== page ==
Feb 24 2009

Stencils, Stencils, Stencils!

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To introduce the topic of using stencils in your art experiments, I’d like to showcase some artists that definitely move beyond typical “tole painting” by combining simple and complex stencils into their contemporary art pieces.

Audrey Welch: http://www.audreywelch.com

“The Random Thoughts series introduces collage, spray painting, stenciling, and resin into my repertoire of techniques.  I start with printed papers, combining different patterns together, to form an attractive mix. Using stencils, I add another visual layer by spray painting graphic shapes, on top of the paper. Lastly, I pour a thick coat of resin over the top to get a protective layer that almost looks like glass.”

Thaneeya McArdle: http://www.thaneeya.com

Thaneeya McArdle is another artist who uses stencils to great effect in her mixed media paintings.  To learn more about her process, see my post, Combining Pattern and Realism, or visit the artist’s website (linked above).

Liz Parkison: http://www.lizparkinson.com

Liz Parkison combines collage of Japanese papers with printmaking techniques (drypoint, litho, relief) with acrylic painting and gold leaf in her wonderful botanically-inspired artworks.

Tips for Stenciling Gold Leaf:

Use low tack tape instead of spray repositioning adhesive to secure your stencil into position.  This is to minimize any chance of adhesive straying.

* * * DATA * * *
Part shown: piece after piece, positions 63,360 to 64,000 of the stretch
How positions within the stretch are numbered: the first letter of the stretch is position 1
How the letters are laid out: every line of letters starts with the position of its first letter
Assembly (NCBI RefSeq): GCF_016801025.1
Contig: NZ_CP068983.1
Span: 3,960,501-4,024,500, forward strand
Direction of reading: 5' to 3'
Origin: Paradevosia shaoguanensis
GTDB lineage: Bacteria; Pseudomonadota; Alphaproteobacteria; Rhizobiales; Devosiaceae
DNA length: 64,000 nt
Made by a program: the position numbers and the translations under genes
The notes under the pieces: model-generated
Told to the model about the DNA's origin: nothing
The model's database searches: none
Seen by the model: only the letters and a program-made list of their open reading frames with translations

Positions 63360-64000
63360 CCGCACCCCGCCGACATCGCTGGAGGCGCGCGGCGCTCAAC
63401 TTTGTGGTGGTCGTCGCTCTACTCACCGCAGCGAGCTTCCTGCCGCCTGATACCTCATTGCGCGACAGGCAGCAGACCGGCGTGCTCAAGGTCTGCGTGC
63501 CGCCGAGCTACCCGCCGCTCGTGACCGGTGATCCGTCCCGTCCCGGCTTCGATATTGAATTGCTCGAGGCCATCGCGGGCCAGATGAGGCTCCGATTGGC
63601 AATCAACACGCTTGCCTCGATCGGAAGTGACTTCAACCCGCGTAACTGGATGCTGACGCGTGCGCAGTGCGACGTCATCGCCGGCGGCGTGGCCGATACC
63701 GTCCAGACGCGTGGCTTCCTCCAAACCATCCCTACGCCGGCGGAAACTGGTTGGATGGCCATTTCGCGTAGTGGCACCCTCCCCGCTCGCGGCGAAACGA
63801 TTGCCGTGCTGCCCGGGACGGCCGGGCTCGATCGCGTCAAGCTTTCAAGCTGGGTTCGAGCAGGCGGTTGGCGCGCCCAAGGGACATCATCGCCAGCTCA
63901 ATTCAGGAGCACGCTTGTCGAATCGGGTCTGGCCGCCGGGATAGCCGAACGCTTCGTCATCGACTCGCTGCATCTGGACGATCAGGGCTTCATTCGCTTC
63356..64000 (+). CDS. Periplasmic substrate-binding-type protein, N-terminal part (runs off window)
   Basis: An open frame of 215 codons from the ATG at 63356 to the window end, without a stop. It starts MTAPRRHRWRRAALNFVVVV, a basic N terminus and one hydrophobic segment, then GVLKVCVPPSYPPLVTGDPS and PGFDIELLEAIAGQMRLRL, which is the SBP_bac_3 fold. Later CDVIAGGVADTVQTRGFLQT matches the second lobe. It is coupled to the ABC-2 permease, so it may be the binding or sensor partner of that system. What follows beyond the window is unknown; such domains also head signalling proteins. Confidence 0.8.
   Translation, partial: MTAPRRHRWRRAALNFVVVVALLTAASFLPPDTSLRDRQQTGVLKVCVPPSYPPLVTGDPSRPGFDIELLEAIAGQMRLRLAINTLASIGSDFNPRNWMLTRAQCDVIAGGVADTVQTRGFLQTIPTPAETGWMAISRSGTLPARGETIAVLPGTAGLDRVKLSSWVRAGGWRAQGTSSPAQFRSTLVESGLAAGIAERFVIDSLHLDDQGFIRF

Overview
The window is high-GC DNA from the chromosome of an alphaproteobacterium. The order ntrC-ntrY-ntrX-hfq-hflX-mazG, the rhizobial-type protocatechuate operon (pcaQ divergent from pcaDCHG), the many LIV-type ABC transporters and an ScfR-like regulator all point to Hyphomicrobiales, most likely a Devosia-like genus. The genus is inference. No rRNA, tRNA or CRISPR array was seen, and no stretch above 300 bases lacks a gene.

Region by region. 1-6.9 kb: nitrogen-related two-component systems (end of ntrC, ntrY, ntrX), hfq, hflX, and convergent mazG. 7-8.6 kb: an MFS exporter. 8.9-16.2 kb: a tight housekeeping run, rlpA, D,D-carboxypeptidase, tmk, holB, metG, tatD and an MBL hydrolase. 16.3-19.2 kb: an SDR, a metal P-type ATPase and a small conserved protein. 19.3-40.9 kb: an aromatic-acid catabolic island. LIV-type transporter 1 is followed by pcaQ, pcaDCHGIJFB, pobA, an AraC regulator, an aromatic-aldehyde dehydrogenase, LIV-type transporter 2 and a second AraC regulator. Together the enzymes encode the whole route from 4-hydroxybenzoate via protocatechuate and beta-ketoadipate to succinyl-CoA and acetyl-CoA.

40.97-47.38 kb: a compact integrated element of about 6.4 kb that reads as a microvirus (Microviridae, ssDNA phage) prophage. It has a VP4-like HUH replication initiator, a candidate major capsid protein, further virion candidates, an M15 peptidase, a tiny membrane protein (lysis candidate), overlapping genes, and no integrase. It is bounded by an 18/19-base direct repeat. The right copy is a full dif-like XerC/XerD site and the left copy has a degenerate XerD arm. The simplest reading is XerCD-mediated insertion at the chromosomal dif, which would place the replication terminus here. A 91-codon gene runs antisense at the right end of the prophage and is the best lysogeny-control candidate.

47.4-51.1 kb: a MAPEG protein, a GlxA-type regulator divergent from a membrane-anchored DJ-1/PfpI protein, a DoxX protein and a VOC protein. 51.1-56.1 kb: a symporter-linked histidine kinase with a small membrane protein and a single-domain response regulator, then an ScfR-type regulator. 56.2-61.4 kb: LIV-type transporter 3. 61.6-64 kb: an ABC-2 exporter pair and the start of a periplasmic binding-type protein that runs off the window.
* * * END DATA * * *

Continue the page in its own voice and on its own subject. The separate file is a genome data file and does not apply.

If your gold leaf sizing is clear, put some watercolor pigment in it, so that you will be able to see it.  (Traditional sizing was a deep red so that any cracks in the gold-leaf have a burnished effect). Tape the stencil in place, then dip the tips of the stencil brush into the gold leaf size.  Make sure that the size is distributed evenly through the bristles.  Then blot the brush onto a clean patch of paper towel to dry the tips off.  The size should be damp not wet.  Stipple the size through the holes in the stencil.  When all the holes in the stencil have been evenly colored remove the stencil.

Wait a few minutes for the size to become less wet.  It should be tacky to the touch when it’s ready.  If the size appears shiny it still too wet.  If you wait til the sizing is too dry,  put the stencil back in position and re-apply the size lightly.  Place the leaf directly onto the stenciled area.  To brush away the unwanted foil, use a clean, dry stencil brush.  When all the design is gilded and the pattern edges are clean and crisp simply re position your stencil for the next repeat.  Clean the stencil and brush with hot water and detergent or use methyl alcohol.

One response so far

One Response to “Stencils, Stencils, Stencils!”

  1. Anisha says:

    I wanted to find out, where did you get the fluer de lys stencil from and is it copyright free (public domain). I would greatly appreciate a response as I’ve been searching for a fluer de lys and yours looks amazing. Thanks for the tutorial. Look forward to hearing from you.

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